Referencing Sudan and Iran’s Islamic republics, Shea worried about “extremist influences being mainstreamed” in society and government beyond jihadist groups like ISIS.  The Iraqi government in the past, for example, marginalized Christians, who were therefore “dealt out of the deck” in the distribution of American aid.  Governments in Muslim countries likewise often turn a “blind eye and deaf ear” to persecution of Christians by private actors.

In particular, Saudi Arabia, a “towering figure within Islam” with oil resources, regional Gulf predominance, and control over Islam’s holy sites, has been “very counterproductive” by “spreading an ideology of hatred.”  Thus Saudi textbooks demonize non-Muslims and advocate “violent jihad” in Islam’s name.  As a result, “Saudi Arabia did create its own monster” in ISIS, a group Saudi Arabia has now attacked with air strikes, Shea observed.

Shea identified five “red flags” that characterize the “crime against humanity” of “religious cleansing,” elements taken together that are “greater than the sum of their parts.”  “Forcible conversion,” for example, presented Christians with Islamic law’s traditional trinity of choosing between death, conversion to Islam, or acceptance of “medieval dictates” in a “second-class citizenship.”  Nigeria’s Boko Haram “ruthlessly…applied” these alternatives during door to door searches of villages.  Laws also punished blasphemy and apostasy in Muslim countries such as Pakistan, whose “strictest black letter law” in this matter gave a “license to kill” to Muslim vigilantes.  Targeted assassination of Christian leaders, abductions, and targeted attacks on churches completed Shea’s list.

Like Curry, though, Shea assured that “prominent Muslim voices” and the “majority of Muslims” oppose religious persecution.  Shea asserted that Middle Eastern Christians “have long coexisted with the Muslim majority” in the region.  By contrast, Shea described as “extremists” the perpetrators of the Paris Charlie Hebdo jihad attacks on the very day of her remarks.

Yet the widespread, often state-based Muslim persecution of Christians noted by Shea and the WWL seemed to belie Shea’s confidence and suggest problems larger than a radical minority.  Various Middle Eastern Christians, meanwhile, have consistently contradicted Shea in discussions with this reporter (see here, here, and here).  In their experience, faith-based Islamic repression of Christians has marked the region since its eighth century Arab-Muslim conquest.

Queried about Muslim religious tolerance advocates, Shea cited interfaith activist Prince Ghazi bin Muhammad bin Talal from Jordan and Iraq’s Grand Ayatollah Ali al-Sistani.  The latter, Shea noted, has “not encouraged any kind of eradication of Christianity” in his country and has “condemned the attacks on the churches.”  Shea, however, professed ignorance when this reporter mentioned past criticism of Sistani as a “false moderate.”  Sistani, for example, has supported sharia in Iraq, has advocated executing homosexuals, and has expressed anti-Semitic, anti-Christian sentiments against these non-Muslims and their “impurity.”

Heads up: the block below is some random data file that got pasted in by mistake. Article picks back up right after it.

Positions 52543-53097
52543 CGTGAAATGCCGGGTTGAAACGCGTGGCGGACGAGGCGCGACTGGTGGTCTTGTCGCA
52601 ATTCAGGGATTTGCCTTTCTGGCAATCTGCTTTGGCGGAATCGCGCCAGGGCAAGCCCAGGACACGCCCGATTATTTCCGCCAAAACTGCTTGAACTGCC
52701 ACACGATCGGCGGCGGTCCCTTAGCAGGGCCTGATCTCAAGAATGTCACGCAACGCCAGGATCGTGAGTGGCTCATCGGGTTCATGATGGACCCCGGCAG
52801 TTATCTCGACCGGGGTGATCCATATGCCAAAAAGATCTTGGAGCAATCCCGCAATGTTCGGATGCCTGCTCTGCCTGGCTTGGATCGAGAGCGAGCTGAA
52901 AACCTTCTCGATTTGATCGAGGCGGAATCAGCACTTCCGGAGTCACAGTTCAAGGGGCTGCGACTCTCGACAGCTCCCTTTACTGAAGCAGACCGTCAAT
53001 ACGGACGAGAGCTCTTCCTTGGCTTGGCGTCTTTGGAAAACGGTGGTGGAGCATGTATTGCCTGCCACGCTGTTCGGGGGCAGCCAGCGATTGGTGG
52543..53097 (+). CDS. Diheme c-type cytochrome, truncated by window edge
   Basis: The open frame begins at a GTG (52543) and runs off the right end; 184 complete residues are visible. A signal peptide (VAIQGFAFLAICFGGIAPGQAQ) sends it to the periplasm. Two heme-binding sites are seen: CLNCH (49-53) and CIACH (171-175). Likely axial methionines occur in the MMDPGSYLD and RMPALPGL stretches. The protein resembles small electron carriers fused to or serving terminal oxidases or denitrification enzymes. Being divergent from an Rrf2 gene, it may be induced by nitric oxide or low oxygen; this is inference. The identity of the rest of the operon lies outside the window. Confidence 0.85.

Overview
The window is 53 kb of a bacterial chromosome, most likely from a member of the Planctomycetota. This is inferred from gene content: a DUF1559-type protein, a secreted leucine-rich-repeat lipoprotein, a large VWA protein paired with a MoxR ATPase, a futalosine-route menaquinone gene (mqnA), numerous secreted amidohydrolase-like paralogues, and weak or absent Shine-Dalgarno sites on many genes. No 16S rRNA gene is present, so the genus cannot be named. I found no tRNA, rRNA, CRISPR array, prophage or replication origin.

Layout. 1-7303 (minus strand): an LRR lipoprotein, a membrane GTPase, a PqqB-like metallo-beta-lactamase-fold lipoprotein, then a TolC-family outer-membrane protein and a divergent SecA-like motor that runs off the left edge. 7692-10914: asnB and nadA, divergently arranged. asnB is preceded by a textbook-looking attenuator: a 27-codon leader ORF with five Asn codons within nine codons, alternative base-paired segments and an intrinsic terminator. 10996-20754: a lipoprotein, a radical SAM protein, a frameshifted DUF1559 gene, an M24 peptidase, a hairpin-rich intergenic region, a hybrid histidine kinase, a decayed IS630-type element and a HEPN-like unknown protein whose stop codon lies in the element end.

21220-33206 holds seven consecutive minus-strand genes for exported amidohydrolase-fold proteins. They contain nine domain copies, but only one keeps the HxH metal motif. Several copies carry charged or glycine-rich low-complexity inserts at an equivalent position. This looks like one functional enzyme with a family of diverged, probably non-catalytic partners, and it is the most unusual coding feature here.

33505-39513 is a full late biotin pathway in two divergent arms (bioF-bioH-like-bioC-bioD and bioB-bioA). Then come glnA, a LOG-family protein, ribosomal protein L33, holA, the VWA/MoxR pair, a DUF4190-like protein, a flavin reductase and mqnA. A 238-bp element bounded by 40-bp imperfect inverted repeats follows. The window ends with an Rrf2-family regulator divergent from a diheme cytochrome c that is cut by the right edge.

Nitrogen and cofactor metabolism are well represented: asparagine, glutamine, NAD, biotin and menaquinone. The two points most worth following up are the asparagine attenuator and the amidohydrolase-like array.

Similarly asked about moderate Muslims, Curry responded that “I don’t have any names off the top of my head.”  “We have not yet seen a major movement of moderate Muslims to condemn the teachings and ideologies” of groups like ISIS, Curry stated, his professions of a “relatively small” Islamic extremism notwithstanding.  Moderate Muslims “themselves will become a target” of jihadists by advocating for Christians and other persecution victims.

Shea bemoaned Christian persecution as an “ignored human rights crisis” in America among policymakers while “even our religious leaders are far too quiet” on the matter.  “The world still does not get it,” Curry concurred, and called the WWL a “wakeup call” for Christians to notice a “genocide going on.”  No country on the WWL has improved in recent years, Curry stated in an interview, “it’s only gotten worse.”

Shea criticized that secularized American leaders struggle to comprehend a “strong religious belief” in an “extremist version of Islam.”  Voice of America reporter Jerome Socolovsky, previously criticized for obligingly benign views on Islam, similarly seemed to exhibit at the event such incomprehension.  Socolovsky asked Shea whether American domestic respect for Islam, shown by opposition to mosque vandalism or interfaith events like the National Cathedral’s Muslim prayer service, could influence Muslims worldwide.  Shea countered that “there is no comparison” between Muslims protected by American law and often brutal Christian persecution abroad.  “Gestures” like those at the National Cathedral would also not “make a difference whatsoever” among ISIS jihadists and others.